The 2021 diamondback terrapin nesting period is over and Wellfleet Bay’s terrapin monitoring teams* are looking forward to the well-deserved break until all those nests begin to hatch! The hiatus will last anywhere from as little as 60 days to as many as 90 before hatchlings emerge or any late-hatching nests are opened to determine their outcomes.
Nest numbers ranged from steady to above last year’s results: 68 nests were protected at the sanctuary and 125 at Lieutenant Island, comparable to 2020. Eastham had 197 protected or marked nests, a nice jump from last year (170), and our two sites in Orleans—Henson’s Cove and Nauset–had 13 and 6 protected nests, respectively.
But the predators had success, too. This year raccoons seemed especially active. The number of nests eaten at the sanctuary, which usually enjoys a relatively low rate of depredation, was more than double—22 versus 10 last year. Eastham reported 106 depredated nests compared to 45 in 2020. Sites in North Wellfleet, especially Indian Neck, experienced losses to predators on a regular basis.
Sanctuary director emeritus Bob Prescott, who oversees the terrapin program, says while raccoons are nothing new at the sanctuary, in some years they’ve based themselves at the campground instead of the turtle gardens. He speculates that at Lieutenant Island raccoons may have taken over some territories from foxes, which have been reduced in number by mange.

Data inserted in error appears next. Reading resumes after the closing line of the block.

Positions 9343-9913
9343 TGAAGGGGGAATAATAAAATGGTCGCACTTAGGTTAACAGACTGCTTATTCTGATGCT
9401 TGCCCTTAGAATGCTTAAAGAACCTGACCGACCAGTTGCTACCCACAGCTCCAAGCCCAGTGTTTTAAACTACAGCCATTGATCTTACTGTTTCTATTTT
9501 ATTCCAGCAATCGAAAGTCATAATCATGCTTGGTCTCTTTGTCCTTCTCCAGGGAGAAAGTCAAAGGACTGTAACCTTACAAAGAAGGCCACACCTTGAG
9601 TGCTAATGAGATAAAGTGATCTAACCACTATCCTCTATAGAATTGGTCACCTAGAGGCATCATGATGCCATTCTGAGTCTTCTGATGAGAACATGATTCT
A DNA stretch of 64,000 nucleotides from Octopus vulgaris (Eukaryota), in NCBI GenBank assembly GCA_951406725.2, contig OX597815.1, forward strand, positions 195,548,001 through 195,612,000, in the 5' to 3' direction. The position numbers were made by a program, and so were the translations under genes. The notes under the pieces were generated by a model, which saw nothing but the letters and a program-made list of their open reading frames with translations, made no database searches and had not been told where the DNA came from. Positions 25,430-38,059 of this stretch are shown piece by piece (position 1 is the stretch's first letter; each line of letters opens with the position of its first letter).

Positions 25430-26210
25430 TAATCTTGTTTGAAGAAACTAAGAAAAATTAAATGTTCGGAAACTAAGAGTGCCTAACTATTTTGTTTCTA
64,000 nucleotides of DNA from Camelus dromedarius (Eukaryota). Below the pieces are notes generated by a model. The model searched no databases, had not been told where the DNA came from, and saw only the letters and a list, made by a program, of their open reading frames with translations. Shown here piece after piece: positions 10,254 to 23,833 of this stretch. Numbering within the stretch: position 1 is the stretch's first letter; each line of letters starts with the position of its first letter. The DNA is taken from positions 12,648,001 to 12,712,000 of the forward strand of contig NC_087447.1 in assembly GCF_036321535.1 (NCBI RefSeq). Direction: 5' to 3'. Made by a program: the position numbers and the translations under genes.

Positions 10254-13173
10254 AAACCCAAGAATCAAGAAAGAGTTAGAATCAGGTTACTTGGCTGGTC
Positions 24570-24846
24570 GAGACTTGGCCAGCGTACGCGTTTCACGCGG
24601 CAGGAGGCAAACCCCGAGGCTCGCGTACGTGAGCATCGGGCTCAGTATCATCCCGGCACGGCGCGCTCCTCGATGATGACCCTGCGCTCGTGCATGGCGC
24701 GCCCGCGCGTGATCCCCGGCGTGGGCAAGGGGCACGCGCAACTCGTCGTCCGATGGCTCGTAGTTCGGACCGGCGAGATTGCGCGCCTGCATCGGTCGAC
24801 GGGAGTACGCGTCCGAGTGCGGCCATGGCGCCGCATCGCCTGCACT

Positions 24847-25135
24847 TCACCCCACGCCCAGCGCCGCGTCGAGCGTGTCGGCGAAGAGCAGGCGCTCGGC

So, for now, we keep our fingers crossed the raccoons and foxes will take a break too, and that our protected nests can also withstand thirsty plant roots, ants, fly larvae, and the other dangers that lurk as those eggs develop and, we hope, hatch!
*Some volunteers will continue to monitor the predator excluders–the small cages we place over the terrapin nests– to make sure they remain intact for the next 2-3 months.